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I have this code that executes when a player attempts to eat something:

def eat(target='object'):
    global current_room
    global locations
    global inventory
    if target in inventory:
        items[target]['on_eat'] #This is showing no results.
    else:
        print 'You have no ' + target + ' to eat.'

and this code for items(trimmed)

items = {
'strawberry': {
    'weight': 1,
    'text': 'The strawberry is red',
    'on_eat': "normal_eat('strawberry', 'pretty good, but not as sweet as you expected')"
    },
'trees': {
    'weight': 50,
    'text': 'The trees are tall with large, leaf filled branches blocking out a majority of sunlight.',
    'on_eat': "forcesay('Eating trees? What the hell is your problem?')"
    }
}

Is there a valid way of calling items[whatever]['on_eat'] without doing something silly like exec() or eval()? If not, alternative formatting as an example would also be appreciated.

Before this the items[everyitems]['on_eat'] values were not strings, but that executed the on_eat for every item as soon as the code was ran.

I have seen many answers to similar questions, but they don't deal with arguments for functions unique- to better put that, they were more like this

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3 Answers 3

You can store your function and function arguments as a partial:

from functools import partial

items = { 
'strawberry': { 
    'weight': 1, 
    'text': 'The strawberry is red', 
    'on_eat': partial(normal_eat, 'strawberry', 'pretty good, but not as sweet as you expected') 
    }, 
'trees': { 
    'weight': 50, 
    'text': 'The trees are tall with large, leaf filled branches blocking out a majority of sunlight.', 
    'on_eat': partial(forcesay, 'Eating trees? What the hell is your problem?')
    } 

def eat(target='object'):  
    # those globals are probably not necessary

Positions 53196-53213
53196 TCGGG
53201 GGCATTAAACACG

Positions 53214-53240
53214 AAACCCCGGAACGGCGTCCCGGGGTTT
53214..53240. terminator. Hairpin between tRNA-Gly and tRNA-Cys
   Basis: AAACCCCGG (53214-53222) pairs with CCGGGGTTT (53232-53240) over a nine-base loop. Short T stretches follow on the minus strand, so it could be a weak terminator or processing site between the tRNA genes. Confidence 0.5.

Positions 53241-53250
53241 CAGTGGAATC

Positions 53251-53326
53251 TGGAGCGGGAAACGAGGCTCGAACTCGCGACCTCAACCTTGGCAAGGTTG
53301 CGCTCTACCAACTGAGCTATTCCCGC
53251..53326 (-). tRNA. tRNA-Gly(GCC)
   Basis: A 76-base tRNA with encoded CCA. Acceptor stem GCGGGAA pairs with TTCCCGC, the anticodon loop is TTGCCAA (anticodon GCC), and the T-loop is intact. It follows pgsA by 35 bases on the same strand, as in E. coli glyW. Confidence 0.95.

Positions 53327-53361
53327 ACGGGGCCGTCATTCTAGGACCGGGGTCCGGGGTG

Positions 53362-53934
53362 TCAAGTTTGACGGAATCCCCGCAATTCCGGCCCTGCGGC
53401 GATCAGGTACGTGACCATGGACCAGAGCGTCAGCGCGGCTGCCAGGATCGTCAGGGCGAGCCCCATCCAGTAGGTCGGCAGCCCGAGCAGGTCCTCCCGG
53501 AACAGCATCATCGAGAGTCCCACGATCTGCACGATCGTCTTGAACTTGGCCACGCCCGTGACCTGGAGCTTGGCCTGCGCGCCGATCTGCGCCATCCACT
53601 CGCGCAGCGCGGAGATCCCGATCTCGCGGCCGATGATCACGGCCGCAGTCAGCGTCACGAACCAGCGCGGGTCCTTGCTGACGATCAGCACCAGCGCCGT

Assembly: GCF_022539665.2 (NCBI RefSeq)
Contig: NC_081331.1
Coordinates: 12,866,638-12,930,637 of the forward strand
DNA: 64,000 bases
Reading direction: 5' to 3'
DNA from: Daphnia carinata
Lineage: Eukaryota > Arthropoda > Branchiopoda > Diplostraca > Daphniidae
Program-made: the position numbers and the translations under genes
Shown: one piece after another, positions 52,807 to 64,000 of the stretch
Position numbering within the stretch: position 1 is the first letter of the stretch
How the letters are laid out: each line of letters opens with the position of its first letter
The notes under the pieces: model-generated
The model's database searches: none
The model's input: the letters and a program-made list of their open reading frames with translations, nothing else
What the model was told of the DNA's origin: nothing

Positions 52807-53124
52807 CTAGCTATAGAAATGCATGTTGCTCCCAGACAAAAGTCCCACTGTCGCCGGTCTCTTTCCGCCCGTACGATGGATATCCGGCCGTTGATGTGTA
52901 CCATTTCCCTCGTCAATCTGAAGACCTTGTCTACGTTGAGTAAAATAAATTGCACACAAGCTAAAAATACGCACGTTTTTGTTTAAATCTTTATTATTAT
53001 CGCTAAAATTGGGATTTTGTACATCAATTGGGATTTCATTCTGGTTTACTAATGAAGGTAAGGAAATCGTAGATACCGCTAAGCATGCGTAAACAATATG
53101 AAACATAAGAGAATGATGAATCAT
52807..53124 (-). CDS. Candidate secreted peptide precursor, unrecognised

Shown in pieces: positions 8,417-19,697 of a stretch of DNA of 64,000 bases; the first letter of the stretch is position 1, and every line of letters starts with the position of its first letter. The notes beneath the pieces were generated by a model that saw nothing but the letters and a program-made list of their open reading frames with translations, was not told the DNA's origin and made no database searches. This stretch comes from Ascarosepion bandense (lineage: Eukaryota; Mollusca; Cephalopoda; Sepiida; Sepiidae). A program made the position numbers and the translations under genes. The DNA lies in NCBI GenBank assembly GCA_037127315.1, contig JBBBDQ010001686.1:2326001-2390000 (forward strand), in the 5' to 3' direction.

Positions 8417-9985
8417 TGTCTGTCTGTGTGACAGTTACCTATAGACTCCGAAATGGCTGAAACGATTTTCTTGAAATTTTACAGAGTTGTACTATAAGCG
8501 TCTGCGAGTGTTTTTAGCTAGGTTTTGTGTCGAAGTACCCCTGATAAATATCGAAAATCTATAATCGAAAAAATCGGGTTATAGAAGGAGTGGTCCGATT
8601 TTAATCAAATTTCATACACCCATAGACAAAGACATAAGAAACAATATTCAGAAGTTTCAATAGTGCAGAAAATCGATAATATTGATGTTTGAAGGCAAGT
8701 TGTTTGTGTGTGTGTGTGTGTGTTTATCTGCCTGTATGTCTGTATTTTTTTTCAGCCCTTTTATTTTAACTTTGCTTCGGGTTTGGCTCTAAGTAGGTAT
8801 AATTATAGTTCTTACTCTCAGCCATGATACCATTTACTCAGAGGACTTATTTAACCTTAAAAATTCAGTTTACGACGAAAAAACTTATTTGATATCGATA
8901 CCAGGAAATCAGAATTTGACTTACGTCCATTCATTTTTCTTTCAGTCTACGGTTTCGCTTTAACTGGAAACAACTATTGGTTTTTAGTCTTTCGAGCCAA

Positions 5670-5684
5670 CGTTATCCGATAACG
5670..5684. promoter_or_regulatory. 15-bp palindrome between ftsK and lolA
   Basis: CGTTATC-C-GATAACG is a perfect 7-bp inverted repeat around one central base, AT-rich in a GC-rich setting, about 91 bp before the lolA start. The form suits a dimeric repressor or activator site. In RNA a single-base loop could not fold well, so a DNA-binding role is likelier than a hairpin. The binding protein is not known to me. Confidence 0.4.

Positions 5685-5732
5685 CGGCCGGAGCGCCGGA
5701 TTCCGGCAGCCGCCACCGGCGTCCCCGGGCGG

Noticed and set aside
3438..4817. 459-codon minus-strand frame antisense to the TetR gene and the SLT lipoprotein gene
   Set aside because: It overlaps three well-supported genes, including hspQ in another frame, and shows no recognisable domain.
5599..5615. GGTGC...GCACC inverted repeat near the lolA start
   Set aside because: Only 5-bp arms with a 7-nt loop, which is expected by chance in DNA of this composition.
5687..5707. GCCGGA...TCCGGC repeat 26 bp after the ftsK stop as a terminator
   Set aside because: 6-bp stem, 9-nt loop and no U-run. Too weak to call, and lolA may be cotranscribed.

if target in inventory:  
        items[target]['on_eat']()  #Add ()'s to call the partial
    else:  
        print 'You have no ' + target + ' to eat.'
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That's odd; It works. Well I suppose it makes sense, can you/someone tell me how this goes down speed/cpu/steps wise? Also, why don't the partials just execute haphazardly once items is defined like when items[blah]['on_eat'] values were ""less/normal function calls? –  mask_man Aug 11 '10 at 6:27
    
Because the partial doesn't actually call the function when the partial is created in the on_eat elements of your items dict. All it does is capture the function to be called and any arguments to call it with. The function gets called when you access the partial and call it with ()'s. Try this: z = partial(min, 2, 4, 6) Nothing happens. Now call z: z() You get back the answer 2. min was not called when the partial was created; it was only called when you invoked the partial as z(). Speedwise, it should be pretty close to the same as just calling the original function. –  Paul McGuire Aug 11 '10 at 6:33
    
Thanks. Also, what if I want to do multiple things at once with items['magical transportation food from Dante\'s Inferno']['on_eat'] that prints, changes current_room, calls normal_eat, prints again, explodes users speakers, ect. I assume I would have to make a separate function that does all this? –  mask_man Aug 11 '10 at 6:53
    
Or just modify your data structure to store a list of partials instead of just a single partial, and call them one after the other. This is kind of what I do in pyparsing with parse actions. –  Paul McGuire Aug 11 '10 at 13:39
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An alternative to partial functions is to write items like this

items = {
'strawberry': {
    'weight': 1,
    'text': 'The strawberry is red',
    'on_eat': (normal_eat,('strawberry', 'pretty good, but not as sweet as you expected'))
    },
'trees': {
    'weight': 50,
    'text': 'The trees are tall with large, leaf filled branches blocking out a majority of sunlight.',
    'on_eat': (forcesay,('Eating trees? What the hell is your problem?',))
    }
}

and call it like this

def eat(target='object'):
    if target in inventory:
        func, args = items[target]['on_eat']
        func(*args)
    else:
        print 'You have no ' + target + ' to eat.'

You don't need those global statements there unless you will be reassigning them

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you can use the code module

def eat(target='object'):
    import code
    console = code.InteractiveConsole(locals()) # make a python interpreter with local vars
    if target in inventory:
        console.push("items[target]['on_eat']")
    else:
        print 'You have no ' + target + ' to eat.'
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sorry i missed a closing quote after object –  user250418 Aug 11 '10 at 7:04
2  
well then edit it! –  aaronasterling Aug 11 '10 at 7:06
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